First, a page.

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Indonesian Consumer Confidence up 2.2pts to 161.7 in November

The monthly Roy Morgan Indonesian Consumer Confidence Rating is based on 1,279 in-depth face-to-face interviews conducted in November throughout Indonesia, not just a handful of cities. The survey includes the Top 23 cities, smaller cities and towns as well as many more villages in the rural hinterland, reflecting all of Indonesia.

Roy Morgan Indonesian Consumer Confidence increased to 161.7 in November, up 2.2pts from the previous month. Consumer Confidence is now 2.6pts higher than it was a year ago (159.1).

Analysis of Consumer Confidence by household income quintiles shows solid increases at either end of the curve compared to a year ago, while there has been little change for the lower-middle income quintiles.

Indonesians in the wealthiest household income quintile, the fifth, continue to have clearly the highest Consumer Confidence, now at 172.7, up 2.1pts on a year ago and far higher than any other quintile. Consumer Confidence among those in the next highest quintile has also increased, rising by 3.8pts to 163.1 and remaining clearly above average.

The lowest household income quintile again has the lowest Consumer Confidence at 147.7, however this is an increase of 5.4pts on a year ago – the largest increase for any quintile. In contrast, the only quintile for which Consumer Confidence has dropped is the middle income quintile, now at 161.7 matching the average.

Indonesian Consumer Confidence is up again in November and is now at its highest since August. Consumer Confidence is also up on a year ago and looks set to have its best ever year. Thus far in 2019 Consumer Confidence has averaged a stunning 160 – an increase of nearly 2pts on the record high average of 158.1 achieved in 2018 with only one month to go, said Ira Soekirman, Director of Roy Morgan Indonesia.

The good news is that the benefits of the high Consumer Confidence are being felt by different sectors of society. The largest increases in Consumer Confidence over the last year is for the lowest household income quintile (up 5.4pts to 147.7) ahead of the two highest quintiles indicating a widespread growth in confidence amongst Indonesians of varying means as we head into the new year.” said Ms. Soekirman.

Indonesian Consumer Confidence by Household Income Quintile: Nov. 2018 cf. Nov. 2019

Source: Roy Morgan Indonesian Single Source: Indonesians aged 14+ Nov. 2018 (n=1,290) & Nov. 2019 (n=1,279).

Long-term Roy Morgan Indonesian Consumer Confidence: 2009-2019

Source: Roy Morgan Indonesian Single Source: Indonesians aged 14+ November 2019 (n=1,279).

Increased confidence about the Indonesian economy drives rise in Consumer Confidence


Analysis of the latest consumer confidence compared to a month ago shows the monthly increase is driven by increasing confidence about the performance of the Indonesian economy going forward.

In November, 92% (up 2ppts) of Indonesians expect Indonesia will have ‘good times’ financially during the next 12 months, and just 7% (down 3ppts) expect ‘bad times’ financially.

Looking at the longer-term, 95% (up 3ppts) of Indonesians expect Indonesia will have ‘good times’ economically over the next five years and just 5% (down 2ppts) expect ‘bad times’.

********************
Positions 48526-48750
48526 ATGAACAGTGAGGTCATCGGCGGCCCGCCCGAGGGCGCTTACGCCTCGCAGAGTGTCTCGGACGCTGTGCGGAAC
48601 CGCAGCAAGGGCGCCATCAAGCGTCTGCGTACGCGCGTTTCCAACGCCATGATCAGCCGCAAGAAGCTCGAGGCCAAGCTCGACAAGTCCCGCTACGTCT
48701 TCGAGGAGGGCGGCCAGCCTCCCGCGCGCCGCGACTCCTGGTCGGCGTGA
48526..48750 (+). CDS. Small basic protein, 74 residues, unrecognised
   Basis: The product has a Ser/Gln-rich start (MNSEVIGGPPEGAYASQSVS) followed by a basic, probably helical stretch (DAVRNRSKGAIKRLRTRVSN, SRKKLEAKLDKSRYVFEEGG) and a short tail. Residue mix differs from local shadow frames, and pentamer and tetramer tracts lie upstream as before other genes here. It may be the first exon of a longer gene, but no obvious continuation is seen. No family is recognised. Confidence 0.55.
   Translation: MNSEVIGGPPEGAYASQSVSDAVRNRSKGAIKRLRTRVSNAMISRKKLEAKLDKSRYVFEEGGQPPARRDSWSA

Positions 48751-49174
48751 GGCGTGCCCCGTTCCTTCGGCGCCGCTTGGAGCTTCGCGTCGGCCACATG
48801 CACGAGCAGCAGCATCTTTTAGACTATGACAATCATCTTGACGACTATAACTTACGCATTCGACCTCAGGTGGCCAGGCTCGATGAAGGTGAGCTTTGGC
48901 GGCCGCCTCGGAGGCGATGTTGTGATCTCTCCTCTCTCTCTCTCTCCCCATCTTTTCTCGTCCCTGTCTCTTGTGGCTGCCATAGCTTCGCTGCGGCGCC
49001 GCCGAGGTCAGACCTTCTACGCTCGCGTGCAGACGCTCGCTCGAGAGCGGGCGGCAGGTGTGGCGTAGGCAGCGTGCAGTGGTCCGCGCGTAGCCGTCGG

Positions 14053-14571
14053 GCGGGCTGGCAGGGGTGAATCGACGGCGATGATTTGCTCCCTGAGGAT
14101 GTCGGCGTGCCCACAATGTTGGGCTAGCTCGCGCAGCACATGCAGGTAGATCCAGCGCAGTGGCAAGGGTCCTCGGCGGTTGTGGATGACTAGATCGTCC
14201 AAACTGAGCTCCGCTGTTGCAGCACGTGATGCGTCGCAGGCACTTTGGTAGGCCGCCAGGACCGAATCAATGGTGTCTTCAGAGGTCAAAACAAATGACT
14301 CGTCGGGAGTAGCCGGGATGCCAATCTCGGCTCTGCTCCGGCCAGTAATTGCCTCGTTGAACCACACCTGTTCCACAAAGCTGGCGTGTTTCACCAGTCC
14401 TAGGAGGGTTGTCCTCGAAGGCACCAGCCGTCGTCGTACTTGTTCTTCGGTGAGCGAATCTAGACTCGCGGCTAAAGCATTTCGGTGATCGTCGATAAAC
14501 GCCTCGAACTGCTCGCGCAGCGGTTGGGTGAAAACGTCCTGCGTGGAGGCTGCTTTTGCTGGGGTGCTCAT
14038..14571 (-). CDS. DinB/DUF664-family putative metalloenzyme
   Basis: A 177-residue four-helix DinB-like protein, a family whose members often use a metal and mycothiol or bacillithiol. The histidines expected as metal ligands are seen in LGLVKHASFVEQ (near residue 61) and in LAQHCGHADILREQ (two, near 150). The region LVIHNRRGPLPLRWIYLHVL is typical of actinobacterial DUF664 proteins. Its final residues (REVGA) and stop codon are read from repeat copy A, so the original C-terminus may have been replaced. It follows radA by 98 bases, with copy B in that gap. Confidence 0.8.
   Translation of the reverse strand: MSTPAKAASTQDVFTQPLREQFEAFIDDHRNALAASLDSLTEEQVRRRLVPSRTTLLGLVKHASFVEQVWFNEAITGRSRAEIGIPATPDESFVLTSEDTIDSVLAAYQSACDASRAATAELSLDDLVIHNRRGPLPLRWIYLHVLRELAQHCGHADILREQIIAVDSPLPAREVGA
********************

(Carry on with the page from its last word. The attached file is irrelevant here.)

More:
Now 41% (down 2ppts) of Indonesians consider their families are ‘better off’ financially than this time a year ago and only 8% (down 1ppt) say their families are ‘worse off’ financially.

An increasing majority of 72% (up 1ppt) of Indonesians expect their family will be ‘better off’ financially this time next year and only 3% (down 2ppts) expect to be ‘worse off’ financially.

An unchanged majority of 65% of Indonesians say ‘now is a good time to buy’ major household items and 33% (up 1ppt) say ‘now is a bad time to buy’ major household items.

Comparing Indonesian Consumer Confidence with the longer-term, the current rating is a significant 23.9pts above the long-run average (2005-2019) of 137.6.

The monthly Roy Morgan Indonesian Consumer Confidence Rating is based on 1,279 in-depth face-to-face interviews conducted in November throughout Indonesia, not just a handful of cities. The survey includes the Top 23 cities, smaller cities and towns as well as many more villages in the rural hinterland, reflecting all of Indonesia.

Consumer Confidence remains very high in Indonesia when compared to Indonesia’s Asia-Pacific neighbours – Australia December 14/15, 2019 – 108.0) and New Zealand (November 2019 – 120.7); long-term Consumer Confidence trends for the three countries are covered extensively here.


For further information:

Ira Soekirman: Office +62 21 572 2021 Mobile +62 811165400


Latest Roy Morgan Indonesian & ANZ-Roy Morgan Consumer Confidence Data Tables

Related Research Reports

The latest Roy Morgan Consumer Confidence Monthly Report is available on the Roy Morgan Online Store. It provides demographic breakdowns for Age, Sex, State, Region (Capital Cities/ Country), Generations, Lifecycle, Socio-Economic Scale, Work Status, Occupation, Home Ownership, Voting Intention, Roy Morgan Value Segments and more.

You can also view our monitor of Monthly Australian Unemployment & Under-employment Estimates.


Margin of Error

The margin of error to be allowed for in any estimate depends mainly on the number of interviews on which it is based. The following table gives indications of the likely range within which estimates would be 95% likely to fall, expressed as the number of percentage points above or below the actual estimate. The figures are approximate and for general guidance only, and assume a simple random sample. Allowance for design effects (such as stratification and weighting) should be made as appropriate. 

Sample Size

Percentage Estimate

 

40%-60%

25% or 75%

10% or 90%

5% or 95%

1,000

±3.0

±2.7

±1.9

±1.4

2,000

±2.2

±1.9

±1.3

±1.0